I found this interesting passage from this Wikipedia page:
There are several rules in the Theravada monastic code by which a
bhikkhu is "defeated" - he is no longer a bhikkhu even if he continues
to wear robes and is treated as one. Every ordination ceremony in
Theravada Buddhism is performed by ten bhikkhus to guard against the
possibility of the ordination being rendered invalid by having a
"defeated bhikkhu" as preceptor.
I've personally never heard of this, but apparently ordination of new monks are done by multiple monks, to ensure that at least one of the monks performing the ordination is not "defeated". This is to ensure that every ordination can be traced back all the way to the Buddha. That said, I doubt that a detailed record of the lineage is kept.
I would say that for Theravada Buddhism, the lineage of monastic ordination is important (without keeping meticulous records of lineage), but not the lineage of teaching.
As the Buddha has stated in the Mahaparinibbana Sutta (quoted below), he is not leaving behind any successor. Instead, his followers must depend on themselves, with the Dhamma (the Buddha's teachings) as their basis. There is no mandatory need for a teacher as an intermediary (although the Buddha did specify criteria for a Dhamma teacher in the Udayi Sutta). The Buddha also did not hide any esoteric teachings.
Due to this, a lineage of teaching is not important.
Thus spoke the Venerable Ananda, but the Blessed One answered him,
saying: "What more does the community of bhikkhus expect from me,
Ananda? I have set forth the Dhamma without making any distinction of
esoteric and exoteric doctrine; there is nothing, Ananda, with regard
to the teachings that the Tathagata holds to the last with the closed
fist of a teacher who keeps some things back. Whosoever may think that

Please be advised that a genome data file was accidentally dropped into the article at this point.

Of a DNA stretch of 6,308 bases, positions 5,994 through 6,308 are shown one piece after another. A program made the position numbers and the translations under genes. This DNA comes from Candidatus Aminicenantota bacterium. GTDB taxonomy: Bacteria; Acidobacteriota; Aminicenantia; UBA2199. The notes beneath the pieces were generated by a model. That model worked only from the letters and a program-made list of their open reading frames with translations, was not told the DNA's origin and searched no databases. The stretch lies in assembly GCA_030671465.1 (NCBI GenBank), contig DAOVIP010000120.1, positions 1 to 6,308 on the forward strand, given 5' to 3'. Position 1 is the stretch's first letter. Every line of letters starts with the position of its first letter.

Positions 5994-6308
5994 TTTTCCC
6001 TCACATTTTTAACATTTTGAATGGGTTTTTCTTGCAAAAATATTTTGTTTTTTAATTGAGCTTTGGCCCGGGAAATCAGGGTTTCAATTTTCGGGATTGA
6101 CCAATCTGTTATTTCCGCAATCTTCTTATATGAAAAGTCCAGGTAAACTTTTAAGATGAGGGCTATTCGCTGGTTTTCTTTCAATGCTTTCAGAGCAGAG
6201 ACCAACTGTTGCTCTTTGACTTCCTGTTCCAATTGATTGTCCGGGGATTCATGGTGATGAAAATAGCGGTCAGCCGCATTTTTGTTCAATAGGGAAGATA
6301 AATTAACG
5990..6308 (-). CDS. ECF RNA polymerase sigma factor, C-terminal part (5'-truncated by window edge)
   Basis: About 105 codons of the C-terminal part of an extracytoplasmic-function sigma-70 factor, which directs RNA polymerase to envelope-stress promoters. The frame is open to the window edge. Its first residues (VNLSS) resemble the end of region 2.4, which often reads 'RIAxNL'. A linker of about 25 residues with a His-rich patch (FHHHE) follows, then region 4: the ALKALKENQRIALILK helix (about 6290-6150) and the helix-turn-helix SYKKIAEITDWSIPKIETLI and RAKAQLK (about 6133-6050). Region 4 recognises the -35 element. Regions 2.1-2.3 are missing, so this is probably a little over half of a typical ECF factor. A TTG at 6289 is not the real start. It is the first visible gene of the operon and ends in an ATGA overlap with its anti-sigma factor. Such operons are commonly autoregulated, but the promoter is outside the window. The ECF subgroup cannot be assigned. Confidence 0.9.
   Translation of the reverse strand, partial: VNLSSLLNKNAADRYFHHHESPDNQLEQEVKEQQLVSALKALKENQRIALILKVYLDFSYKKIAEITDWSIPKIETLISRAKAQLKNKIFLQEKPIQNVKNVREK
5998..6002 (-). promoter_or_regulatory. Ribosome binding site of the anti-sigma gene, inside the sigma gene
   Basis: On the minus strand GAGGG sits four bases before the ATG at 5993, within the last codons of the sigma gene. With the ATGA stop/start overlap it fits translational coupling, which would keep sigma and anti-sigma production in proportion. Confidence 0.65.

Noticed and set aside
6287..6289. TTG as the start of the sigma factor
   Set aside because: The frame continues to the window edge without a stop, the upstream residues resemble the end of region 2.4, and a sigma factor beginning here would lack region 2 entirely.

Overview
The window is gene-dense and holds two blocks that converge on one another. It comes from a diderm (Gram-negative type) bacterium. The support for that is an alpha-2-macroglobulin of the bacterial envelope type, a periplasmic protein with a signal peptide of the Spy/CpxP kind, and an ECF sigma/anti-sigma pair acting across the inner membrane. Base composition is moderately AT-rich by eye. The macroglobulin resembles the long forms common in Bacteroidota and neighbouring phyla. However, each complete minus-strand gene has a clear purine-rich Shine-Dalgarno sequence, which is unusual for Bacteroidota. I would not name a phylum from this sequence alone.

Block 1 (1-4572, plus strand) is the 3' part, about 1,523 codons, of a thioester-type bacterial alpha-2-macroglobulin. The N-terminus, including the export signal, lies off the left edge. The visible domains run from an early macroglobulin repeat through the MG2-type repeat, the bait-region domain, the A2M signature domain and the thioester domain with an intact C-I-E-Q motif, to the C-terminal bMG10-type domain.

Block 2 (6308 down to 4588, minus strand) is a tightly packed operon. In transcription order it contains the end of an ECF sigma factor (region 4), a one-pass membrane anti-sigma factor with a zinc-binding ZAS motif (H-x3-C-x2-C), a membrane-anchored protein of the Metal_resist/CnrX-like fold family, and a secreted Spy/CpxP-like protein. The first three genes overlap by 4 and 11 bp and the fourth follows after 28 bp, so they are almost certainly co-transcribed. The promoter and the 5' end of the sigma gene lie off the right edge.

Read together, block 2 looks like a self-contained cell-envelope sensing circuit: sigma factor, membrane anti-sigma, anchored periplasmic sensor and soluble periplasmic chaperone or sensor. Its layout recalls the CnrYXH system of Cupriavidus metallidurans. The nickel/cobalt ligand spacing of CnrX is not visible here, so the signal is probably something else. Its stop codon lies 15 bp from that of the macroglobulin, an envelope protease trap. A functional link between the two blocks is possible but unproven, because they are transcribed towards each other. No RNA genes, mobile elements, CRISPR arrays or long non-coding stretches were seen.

it is he who should lead the community of bhikkhus, or that the
community depends upon him, it is such a one that would have to give
last instructions respecting them. But, Ananda, the Tathagata has no
such idea as that it is he who should lead the community of bhikkhus,
or that the community depends upon him. So what instructions should he
have to give respecting the community of bhikkhus?
"Now I am frail, Ananda, old, aged, far gone in years. This is my
eightieth year, and my life is spent. Even as an old cart, Ananda, is
held together with much difficulty, so the body of the Tathagata is
kept going only with supports. It is, Ananda, only when the Tathagata,
disregarding external objects, with the cessation of certain feelings,
attains to and abides in the signless concentration of mind, that his
body is more comfortable.
"Therefore, Ananda, be islands unto yourselves, refuges unto
yourselves, seeking no external refuge; with the Dhamma as your
island, the Dhamma as your refuge, seeking no other refuge.
"And how, Ananda, is a bhikkhu an island unto himself, a refuge unto
himself, seeking no external refuge; with the Dhamma as his island,
the Dhamma as his refuge, seeking no other refuge?
"When he dwells contemplating the body in the body, earnestly, clearly
comprehending, and mindfully, after having overcome desire and sorrow
in regard to the world; when he dwells contemplating feelings in
feelings, the mind in the mind, and mental objects in mental objects,
earnestly, clearly comprehending, and mindfully, after having overcome
desire and sorrow in regard to the world, then, truly, he is an island
unto himself, a refuge unto himself, seeking no external refuge;
having the Dhamma as his island, the Dhamma as his refuge, seeking no
"Those bhikkhus of mine, Ananda, who now or after I am gone, abide as
an island unto themselves, as a refuge unto themselves, seeking no
other refuge; having the Dhamma as their island and refuge, seeking no
other refuge: it is they who will become the highest, if they have
the desire to learn."